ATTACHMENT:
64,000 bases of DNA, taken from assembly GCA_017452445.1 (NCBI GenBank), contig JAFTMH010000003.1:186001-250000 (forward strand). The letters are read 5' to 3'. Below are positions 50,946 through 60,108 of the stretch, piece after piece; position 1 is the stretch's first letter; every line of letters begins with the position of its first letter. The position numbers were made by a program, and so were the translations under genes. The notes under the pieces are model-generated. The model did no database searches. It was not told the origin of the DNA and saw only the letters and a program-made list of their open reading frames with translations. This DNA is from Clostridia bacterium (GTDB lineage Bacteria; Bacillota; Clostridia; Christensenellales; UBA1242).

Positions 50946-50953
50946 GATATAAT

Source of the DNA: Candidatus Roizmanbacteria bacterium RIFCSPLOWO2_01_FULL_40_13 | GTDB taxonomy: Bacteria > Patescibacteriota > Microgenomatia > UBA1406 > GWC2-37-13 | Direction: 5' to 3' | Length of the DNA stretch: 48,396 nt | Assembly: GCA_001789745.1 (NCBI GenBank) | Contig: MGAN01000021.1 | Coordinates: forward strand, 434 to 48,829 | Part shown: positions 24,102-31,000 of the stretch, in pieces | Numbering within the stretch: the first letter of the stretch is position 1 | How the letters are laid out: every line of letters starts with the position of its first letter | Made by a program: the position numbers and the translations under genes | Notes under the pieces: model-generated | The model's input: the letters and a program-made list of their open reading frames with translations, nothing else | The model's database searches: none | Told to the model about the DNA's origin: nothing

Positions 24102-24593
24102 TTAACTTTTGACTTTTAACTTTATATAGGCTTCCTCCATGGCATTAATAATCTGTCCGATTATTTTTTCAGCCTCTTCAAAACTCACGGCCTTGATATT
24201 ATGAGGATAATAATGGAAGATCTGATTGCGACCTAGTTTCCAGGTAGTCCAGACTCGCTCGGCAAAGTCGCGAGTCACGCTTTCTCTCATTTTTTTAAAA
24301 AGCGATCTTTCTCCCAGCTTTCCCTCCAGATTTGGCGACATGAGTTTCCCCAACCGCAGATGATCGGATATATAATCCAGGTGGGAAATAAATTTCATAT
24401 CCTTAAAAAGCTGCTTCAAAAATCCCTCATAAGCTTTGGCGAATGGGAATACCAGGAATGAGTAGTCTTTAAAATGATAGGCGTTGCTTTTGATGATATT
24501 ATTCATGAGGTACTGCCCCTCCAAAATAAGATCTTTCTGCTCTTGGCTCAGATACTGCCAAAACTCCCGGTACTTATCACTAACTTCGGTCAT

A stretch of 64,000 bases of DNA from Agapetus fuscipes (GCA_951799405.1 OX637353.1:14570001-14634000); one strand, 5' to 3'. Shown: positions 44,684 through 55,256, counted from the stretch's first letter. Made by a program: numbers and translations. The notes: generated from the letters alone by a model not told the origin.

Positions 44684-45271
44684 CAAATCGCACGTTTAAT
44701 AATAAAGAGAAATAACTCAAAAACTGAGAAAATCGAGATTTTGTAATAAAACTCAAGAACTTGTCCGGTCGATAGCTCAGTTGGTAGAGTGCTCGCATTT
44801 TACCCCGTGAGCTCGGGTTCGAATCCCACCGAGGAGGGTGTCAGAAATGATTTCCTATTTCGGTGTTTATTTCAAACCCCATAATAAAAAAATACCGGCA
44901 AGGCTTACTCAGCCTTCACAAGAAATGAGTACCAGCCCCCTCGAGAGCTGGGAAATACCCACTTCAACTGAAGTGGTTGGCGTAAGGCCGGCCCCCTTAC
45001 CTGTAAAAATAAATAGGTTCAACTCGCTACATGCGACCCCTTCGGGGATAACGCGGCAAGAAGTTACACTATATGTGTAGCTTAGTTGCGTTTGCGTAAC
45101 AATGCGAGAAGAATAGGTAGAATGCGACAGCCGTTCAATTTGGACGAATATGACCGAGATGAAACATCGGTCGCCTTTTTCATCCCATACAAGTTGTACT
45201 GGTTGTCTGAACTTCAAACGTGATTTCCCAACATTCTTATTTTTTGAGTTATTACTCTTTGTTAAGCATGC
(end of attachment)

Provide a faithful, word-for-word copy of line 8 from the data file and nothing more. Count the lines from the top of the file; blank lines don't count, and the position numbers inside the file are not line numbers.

24301 AGCGATCTTTCTCCCAGCTTTCCCTCCAGATTTGGCGACATGAGTTTCCCCAACCGCAGATGATCGGATATATAATCCAGGTGGGAAATAAATTTCATAT